~Saturday, February 26, 2022~
One of the best things about RV’ing is the sense of community. I think there is a misconception that RV’ing full-time can be lonely and isolating. But from what we’re hearing and in our experience, most everyone is friendly and willing to lend a helping hand, exchange ideas or share a story. Maybe it’s the slowed down, leisurely pace of life that lends itself to be more present with others and what you’re doing. There’s something so powerful being in the presence of other people that promotes a sense of safety, belonging and security. Why do you think one of my first questions whenever we book a site is, “it won’t be just us, right?” Don’t get me wrong. I do enjoy mixing in a few days being surrounded by sweet solitude.
Anyway, what prompted me to bring this all up in the first place was because I witnessed a fellow RV’er getting help from a neighbor trying to remedy his propane heater troubles. And at OUR camp, we were paid a visit by Ken, a fellow Lance owner (his model is the 1875), who happens to be staying just down the loop from us. While I was inside whipping up some pancakes, he pulled up on his electric bike inquiring about our rear hitch for the bikes. He’s thinking about adding it to his model and wondered how we liked it and where we purchased it (it was an add-on we had Lance install). Next, he wanted to find out how we liked our We-Boost (definitely a worthwhile purchase as we do notice a difference by about 1 to 2 bars in our service). Next thing you know, we find out we share the same issues with water backing into the fresh water tank when connected to city water (a valve issue apparently common in this particular fresh water tank). Jeff has been racking his brain for weeks trying to figure out where the valve is to either adjust or replace. Now that he knows the valve is on the inside of the pump, thanks to Ken, he’s well on his way to solving that issue. Before you knew it, we were exchanging travel stories, ideas about retirement, and where we’re from (he and his wife are part-time RVer’s from Spokane, WA, wintering in The South). We could have hung out with him for hours, but with his check-out time expired, he had to make a quick exit. We’ve never seen so many rigs moving just one or two spaces to be able to extend their time here. Luckily, we were able to snag 9 days at this site, having to move on day 10 to get a full 2 weeks at this park. Sometimes that’s just the way it goes. And we booked it 11 months ago. It just goes to show how in demand the desert is in the middle of Winter.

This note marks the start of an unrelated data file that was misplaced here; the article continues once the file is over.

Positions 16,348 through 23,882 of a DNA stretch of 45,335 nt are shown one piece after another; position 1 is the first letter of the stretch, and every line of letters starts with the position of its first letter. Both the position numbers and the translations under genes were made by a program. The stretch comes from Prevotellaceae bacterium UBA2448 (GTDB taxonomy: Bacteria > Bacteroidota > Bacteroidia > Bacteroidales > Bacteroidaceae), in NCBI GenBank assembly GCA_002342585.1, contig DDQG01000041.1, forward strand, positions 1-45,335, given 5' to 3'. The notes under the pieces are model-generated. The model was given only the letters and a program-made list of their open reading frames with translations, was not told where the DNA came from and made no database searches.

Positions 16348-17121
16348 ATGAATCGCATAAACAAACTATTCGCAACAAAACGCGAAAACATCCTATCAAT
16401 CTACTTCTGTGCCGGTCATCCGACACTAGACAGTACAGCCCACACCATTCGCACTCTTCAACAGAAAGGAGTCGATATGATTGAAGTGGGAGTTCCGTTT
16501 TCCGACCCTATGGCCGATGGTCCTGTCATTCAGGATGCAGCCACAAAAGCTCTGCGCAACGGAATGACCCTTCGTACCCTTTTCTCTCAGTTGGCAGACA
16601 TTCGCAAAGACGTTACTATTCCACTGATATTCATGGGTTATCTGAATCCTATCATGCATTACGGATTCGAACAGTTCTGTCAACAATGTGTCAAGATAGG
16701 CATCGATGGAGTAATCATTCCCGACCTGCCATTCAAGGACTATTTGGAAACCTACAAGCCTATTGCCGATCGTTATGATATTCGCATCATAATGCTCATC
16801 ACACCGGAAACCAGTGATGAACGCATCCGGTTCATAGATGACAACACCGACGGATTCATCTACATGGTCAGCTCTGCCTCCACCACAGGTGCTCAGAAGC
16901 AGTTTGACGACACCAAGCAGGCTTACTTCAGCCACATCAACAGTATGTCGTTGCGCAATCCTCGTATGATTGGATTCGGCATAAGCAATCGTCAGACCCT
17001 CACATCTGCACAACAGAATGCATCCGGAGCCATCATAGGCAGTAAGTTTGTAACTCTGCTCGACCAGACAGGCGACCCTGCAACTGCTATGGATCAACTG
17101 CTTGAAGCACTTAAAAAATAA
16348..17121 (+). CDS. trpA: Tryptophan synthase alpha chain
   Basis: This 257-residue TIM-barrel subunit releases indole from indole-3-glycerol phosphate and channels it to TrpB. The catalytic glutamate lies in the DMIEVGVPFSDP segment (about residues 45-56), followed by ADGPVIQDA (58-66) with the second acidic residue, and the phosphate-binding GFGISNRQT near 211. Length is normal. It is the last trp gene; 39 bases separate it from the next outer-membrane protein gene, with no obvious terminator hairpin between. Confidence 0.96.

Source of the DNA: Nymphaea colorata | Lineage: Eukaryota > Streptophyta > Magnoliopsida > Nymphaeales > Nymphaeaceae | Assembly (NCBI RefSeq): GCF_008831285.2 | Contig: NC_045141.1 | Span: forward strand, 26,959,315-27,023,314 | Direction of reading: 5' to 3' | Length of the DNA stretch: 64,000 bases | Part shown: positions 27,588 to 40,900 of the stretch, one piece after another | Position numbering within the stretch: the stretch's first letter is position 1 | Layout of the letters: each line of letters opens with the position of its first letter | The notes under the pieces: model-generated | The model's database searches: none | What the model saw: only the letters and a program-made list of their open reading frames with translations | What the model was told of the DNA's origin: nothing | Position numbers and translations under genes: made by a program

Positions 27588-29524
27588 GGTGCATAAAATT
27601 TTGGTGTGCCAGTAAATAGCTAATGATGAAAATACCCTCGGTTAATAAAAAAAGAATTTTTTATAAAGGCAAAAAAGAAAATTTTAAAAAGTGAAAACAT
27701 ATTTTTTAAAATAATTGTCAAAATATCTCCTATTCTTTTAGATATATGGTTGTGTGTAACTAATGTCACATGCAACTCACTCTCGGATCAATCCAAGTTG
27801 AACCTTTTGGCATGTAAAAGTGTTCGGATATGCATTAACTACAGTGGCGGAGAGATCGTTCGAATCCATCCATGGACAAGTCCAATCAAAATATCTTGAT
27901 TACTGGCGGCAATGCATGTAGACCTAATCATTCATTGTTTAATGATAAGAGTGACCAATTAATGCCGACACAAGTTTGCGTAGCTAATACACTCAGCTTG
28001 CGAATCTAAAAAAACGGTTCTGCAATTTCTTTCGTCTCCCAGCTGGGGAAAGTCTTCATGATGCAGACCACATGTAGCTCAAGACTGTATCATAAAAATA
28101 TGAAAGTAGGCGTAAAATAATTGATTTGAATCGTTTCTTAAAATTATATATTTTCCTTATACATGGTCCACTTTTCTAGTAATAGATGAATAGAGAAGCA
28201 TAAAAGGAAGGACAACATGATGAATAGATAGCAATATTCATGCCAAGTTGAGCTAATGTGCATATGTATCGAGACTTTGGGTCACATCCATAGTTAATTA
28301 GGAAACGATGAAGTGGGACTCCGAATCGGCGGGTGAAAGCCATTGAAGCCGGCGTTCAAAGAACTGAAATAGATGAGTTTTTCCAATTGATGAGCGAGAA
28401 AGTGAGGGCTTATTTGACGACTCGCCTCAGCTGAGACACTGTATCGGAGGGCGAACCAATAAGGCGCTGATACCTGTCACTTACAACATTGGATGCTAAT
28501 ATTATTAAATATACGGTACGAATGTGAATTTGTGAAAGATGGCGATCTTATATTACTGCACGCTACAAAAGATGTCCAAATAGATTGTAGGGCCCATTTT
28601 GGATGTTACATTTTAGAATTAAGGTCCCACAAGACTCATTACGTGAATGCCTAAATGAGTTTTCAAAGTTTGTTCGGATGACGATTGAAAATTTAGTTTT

So excited to have booked my flight to California in June to spend some one-on-one time with my mother, just before the Alaska portion of our trip. Waiting to see eachother again only during the Holidays just wasn’t going to cut it. Before arranging my flight, Jeff and I had to firm up our lodging in Bozeman, MT first (where I’ll be flying out of) while Jeff, Sadie and the trailer continue on, boondocking in the Bozeman vicinity then driving north to the Columbia Falls region for about 10 days until they pick me up in Spokane, WA. The very next day, we will begin our adventure into Alaska. We had to do a little digging to find out an acceptable point of entry into Canada to continue on to Alaska, all because of strict entry conditions and public health requirements. There are only 5, so we chose Kingsgate, British Columbia.
Man, all this research, planning and phone calls are putting a damper on our excursions at the moment. But it’s all key if we want smooth sailing, I mean smooth footprinting ahead.